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Changes to Title IX detailed at Student Senate general meeting

Bradley’s Title IX coordinator Crystal Elliott and deputy coordinator Anne Hollis covered changes made by the Department of Education to Title IX that have been implemented since August at the Student Senate’s general meeting on Monday.

Title IX is a law that protects individuals in education from being discriminated against or excluded based on sex. According to Elliott, the amendments included changes to the verbiage that defined more material, training process for coordinators in the Title IX department and who may be cross-examined.

One change is that the university does not have to act upon an informal complaint. Formal complaints, such as a written and signed document will be needed for the institution to open an investigation.

“Sometimes when students do an informal complaint they want support or resources, but they don’t want to go through the process of filing charges against another student or faculty/staff,” Hollis said.

Hollis said that an example of informal support is class changes, residence hall moves and distancing both parties.

Another change is that sexual harassment cases must take place in the United States to be reported. The alleged victim can only file a report at the university where the alleged harassment took place to receive full support of the institution. Otherwise, if they were a student of another university, they would receive partial support of the university where the harassment took place.

“If a student says, ‘I was harassed at [University of Illinois Urbana-Champaign] or assaulted by somebody at U of I,’ while we do not have control of the person who is being accused of that, if our Bradley student wishes to move forward with a criminal complaint we can support them with working with the authorities,” Hollis said.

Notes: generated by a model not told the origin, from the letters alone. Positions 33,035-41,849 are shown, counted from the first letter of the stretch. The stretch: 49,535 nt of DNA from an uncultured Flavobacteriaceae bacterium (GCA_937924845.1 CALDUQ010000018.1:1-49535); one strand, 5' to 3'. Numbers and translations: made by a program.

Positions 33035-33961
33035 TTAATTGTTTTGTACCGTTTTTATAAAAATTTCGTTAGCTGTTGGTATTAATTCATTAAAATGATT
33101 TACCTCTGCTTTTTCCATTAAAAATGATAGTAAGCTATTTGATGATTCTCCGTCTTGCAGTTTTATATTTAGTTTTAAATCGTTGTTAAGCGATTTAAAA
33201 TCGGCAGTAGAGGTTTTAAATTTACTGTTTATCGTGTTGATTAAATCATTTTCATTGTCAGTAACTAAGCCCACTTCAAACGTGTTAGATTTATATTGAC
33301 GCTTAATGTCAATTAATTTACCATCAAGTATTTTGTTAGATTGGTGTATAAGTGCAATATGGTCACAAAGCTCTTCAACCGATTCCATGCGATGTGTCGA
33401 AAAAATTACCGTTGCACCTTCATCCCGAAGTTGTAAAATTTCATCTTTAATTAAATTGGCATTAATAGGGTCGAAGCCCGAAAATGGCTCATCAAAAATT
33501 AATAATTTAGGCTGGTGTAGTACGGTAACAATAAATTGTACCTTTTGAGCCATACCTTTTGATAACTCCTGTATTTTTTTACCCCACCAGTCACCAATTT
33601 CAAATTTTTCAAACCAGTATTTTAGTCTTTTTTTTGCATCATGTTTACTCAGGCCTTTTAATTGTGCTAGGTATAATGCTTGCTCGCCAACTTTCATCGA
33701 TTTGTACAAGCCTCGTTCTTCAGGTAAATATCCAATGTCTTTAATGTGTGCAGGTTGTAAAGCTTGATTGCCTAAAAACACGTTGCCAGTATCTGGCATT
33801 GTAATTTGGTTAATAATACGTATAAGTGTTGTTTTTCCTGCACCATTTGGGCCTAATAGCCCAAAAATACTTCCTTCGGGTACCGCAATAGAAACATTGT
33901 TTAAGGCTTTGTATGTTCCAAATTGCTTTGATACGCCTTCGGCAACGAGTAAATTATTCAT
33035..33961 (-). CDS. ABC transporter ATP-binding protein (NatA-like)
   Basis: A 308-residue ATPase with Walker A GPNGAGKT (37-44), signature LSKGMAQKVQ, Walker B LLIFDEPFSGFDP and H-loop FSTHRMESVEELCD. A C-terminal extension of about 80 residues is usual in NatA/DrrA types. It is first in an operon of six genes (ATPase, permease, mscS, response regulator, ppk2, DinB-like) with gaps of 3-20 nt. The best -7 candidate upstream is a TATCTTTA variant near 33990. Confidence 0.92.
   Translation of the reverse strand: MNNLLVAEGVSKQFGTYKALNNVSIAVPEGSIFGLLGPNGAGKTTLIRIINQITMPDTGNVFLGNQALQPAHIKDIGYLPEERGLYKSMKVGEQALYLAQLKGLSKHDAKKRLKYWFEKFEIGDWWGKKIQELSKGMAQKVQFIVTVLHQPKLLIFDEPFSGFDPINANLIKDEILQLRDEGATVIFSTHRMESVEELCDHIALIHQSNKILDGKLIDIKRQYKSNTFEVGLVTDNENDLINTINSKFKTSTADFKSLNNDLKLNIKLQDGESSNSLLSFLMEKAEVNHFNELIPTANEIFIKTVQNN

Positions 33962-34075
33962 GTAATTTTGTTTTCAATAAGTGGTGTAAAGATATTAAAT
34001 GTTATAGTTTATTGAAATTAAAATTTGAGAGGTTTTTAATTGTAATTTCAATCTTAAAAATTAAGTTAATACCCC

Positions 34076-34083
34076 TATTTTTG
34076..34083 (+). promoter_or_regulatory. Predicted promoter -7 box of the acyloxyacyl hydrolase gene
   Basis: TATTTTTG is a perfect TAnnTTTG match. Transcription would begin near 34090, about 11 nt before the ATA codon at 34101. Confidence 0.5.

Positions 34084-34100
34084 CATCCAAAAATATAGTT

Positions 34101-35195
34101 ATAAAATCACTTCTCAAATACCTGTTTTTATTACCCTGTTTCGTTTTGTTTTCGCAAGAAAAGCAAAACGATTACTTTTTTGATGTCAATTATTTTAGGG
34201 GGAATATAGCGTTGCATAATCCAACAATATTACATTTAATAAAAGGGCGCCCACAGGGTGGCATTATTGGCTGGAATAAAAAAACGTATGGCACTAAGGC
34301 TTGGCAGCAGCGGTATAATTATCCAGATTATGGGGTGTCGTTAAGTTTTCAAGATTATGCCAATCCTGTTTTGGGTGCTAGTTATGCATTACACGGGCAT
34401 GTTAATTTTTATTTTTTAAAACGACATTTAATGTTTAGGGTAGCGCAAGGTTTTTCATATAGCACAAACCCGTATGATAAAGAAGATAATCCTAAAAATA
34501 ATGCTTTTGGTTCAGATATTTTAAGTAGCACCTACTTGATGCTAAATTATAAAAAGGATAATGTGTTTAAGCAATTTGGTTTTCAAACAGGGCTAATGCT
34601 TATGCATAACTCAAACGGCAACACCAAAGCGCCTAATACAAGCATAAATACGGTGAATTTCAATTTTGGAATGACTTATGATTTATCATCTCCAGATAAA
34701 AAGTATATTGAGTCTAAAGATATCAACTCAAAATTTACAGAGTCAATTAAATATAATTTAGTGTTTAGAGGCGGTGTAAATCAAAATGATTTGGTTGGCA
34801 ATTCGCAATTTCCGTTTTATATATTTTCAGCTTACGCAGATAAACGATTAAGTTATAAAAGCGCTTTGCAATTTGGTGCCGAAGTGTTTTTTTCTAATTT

The situation Hollis used as an example would be filed as a criminal charge at the U of I but can be filed as a civil complaint in the Champaign jurisdiction or the jurisdiction of the university where the incident occurred.

Cases are also no longer required to be resolved in 60 days, as previously enforced. Parties have 10 days to respond to their file, this may be extended by 10 additional days with every new document which lengthens the process. Civil cases may be resolved quicker as cases involving law enforcement may need more time to collect evidence.

Annual training done by the Title IX coordinators and additional information are posted on the Bradley website. Reports can be sent to or more methods of reporting are listed on the sexual assault section on the Bradley website.

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